Any prospects for lasting peace depend on ending the domination of Palestinian society by foreign-funded terror groups such as Hamas and Islamic Jihad; a Palestinian government that has a monopoly on the use of force and imposes the rule of law, so that a future Palestinian state will be able to credibly offer Israel security guarantees; and an end to incitement against Israel in Palestinian schools, mosques and government media. Of course, readiness to compromise on the “right of return”, Jerusalem and agreed borders is also required.
Until these conditions are achieved, no peace can credibly be built, no matter what concessions Israel is prepared to offer, as the Oslo experiment and the aftermath of the unilateral withdrawal from Gaza have proven.
Progressing to this stage will not be easy, and there are, no doubt differences between McCain and Obama as to how the prerequisites for real peace can be achieved. But half the battle is understanding what needs to be done to make an Israeli-Palestinian two state resolution viable. It appears both candidates have internalised this understanding.
It is on Iraq that the two candidates differ most. McCain has been in favour of the “surge” campaign since the beginning. This was originally a very unpopular stance, but as the surge delivered success after success, particularly in Sunni areas, McCain’s star seemed to rise accordingly.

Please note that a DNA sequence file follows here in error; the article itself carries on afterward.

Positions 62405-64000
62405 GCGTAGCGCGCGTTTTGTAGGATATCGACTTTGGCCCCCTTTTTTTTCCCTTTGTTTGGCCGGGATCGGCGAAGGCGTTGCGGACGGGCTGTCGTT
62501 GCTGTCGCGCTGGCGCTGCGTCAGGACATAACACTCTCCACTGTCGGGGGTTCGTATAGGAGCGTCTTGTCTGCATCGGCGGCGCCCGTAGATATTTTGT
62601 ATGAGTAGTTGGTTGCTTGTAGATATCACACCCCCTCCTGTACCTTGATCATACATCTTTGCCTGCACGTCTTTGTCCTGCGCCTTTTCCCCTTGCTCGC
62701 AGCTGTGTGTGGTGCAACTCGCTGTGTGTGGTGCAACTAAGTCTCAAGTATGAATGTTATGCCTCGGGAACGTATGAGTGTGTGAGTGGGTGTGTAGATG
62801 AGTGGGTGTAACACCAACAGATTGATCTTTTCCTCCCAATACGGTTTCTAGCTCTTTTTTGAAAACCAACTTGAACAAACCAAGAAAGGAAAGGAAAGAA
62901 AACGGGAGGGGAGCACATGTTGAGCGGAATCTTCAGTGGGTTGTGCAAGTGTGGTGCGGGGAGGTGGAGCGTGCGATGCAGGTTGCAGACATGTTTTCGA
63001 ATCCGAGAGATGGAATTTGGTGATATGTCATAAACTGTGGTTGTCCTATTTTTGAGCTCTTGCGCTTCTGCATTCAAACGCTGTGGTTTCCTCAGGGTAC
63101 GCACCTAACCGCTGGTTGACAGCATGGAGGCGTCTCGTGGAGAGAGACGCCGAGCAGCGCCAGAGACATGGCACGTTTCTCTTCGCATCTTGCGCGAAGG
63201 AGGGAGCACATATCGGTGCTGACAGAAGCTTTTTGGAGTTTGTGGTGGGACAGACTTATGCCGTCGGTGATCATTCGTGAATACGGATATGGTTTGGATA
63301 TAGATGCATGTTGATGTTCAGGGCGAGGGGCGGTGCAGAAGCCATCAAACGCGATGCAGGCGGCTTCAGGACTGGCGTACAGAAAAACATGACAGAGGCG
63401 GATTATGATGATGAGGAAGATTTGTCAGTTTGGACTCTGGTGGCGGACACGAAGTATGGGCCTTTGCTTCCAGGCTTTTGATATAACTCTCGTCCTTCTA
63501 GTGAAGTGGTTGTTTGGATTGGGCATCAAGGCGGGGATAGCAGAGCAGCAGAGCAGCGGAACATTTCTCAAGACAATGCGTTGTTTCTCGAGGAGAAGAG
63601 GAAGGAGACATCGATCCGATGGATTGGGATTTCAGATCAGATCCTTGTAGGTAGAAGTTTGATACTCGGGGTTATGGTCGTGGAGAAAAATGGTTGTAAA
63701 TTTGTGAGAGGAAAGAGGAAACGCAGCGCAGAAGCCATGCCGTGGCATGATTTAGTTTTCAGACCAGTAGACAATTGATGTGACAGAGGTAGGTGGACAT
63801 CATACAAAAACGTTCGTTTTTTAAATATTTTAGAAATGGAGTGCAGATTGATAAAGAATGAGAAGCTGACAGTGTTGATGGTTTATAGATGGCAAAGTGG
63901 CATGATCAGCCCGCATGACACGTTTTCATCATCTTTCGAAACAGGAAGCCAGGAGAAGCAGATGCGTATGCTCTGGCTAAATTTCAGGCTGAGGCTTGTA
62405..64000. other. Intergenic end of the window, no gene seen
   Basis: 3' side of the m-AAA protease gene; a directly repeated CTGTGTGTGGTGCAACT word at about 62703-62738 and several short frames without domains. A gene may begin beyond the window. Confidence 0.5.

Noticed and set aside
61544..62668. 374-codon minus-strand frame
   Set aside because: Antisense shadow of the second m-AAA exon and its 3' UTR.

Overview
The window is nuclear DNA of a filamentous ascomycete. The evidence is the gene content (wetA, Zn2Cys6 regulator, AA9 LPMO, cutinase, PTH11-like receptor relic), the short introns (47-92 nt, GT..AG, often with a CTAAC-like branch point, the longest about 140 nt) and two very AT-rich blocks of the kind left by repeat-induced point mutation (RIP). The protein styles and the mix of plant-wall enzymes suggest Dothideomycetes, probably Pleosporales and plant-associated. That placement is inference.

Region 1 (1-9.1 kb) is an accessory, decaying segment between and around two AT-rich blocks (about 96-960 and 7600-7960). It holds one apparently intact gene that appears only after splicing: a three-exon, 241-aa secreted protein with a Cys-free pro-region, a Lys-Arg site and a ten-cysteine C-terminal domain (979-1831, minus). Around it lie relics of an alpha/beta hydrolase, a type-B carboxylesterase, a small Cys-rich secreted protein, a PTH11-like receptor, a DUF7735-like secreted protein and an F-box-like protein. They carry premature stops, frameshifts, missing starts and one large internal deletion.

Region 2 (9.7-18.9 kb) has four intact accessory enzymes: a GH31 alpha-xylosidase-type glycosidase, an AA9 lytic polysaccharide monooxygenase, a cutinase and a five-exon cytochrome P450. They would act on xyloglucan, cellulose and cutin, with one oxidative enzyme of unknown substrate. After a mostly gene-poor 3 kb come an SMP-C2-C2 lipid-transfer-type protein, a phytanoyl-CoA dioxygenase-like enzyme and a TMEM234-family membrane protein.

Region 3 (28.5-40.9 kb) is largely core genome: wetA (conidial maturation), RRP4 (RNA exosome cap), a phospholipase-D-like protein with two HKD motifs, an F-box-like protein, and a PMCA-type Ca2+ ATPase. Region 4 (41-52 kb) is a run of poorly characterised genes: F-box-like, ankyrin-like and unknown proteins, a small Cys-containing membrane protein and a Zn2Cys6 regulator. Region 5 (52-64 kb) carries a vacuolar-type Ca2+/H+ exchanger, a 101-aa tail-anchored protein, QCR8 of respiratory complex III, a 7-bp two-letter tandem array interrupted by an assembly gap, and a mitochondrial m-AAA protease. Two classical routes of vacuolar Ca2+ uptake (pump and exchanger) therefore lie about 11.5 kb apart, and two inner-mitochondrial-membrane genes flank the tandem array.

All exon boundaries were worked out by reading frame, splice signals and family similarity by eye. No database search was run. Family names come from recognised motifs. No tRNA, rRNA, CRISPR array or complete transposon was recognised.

McCain says should he win in November, the US will be in Iraq for the long haul, claiming it essential to US interests that America be seen as having comprehensively won in Iraq before withdrawing its troops.
Until recently, Obama was committed to withdrawing American combat troops from Iraq within 16 months of taking office, leaving, much like Australia, only enough troops to secure the US embassy and diplomatic corps.
The desire to leave Iraqis in complete charge of their own country – including its security – is admirable. But pulling troops from the country before Iraqis are ready to take the reins would risk mass killings, the creation of a permanent terrorist haven, or an all-out Shi’ite-Sunni Iraqi civil war with regional states likely being dragged into the fray. Moreover, extreme Islamist actors across the region, including al-Qaeda, Hamas, Hezbollah, and many others, would be emboldened.
Happily, in recent weeks Obama has shifted his position somewhat, saying he will liaise with the US military leadership before making a final decision, and will adjust his plans to reflect changing circumstances as necessary.
A continuing US role remains indispensable to any hope of improving the unfortunate situation across most of the Middle East – the lack of human rights, unrepresentative governments, economic deprivation, as well as widespread violence and the growth of extremist movements and ideologies. It is promising that the next US president, whoever he is, will likely have both the determination and the strategic vision to attempt to effectively tackle the critical regional problems and challenges, which have such pervasive global ramifications.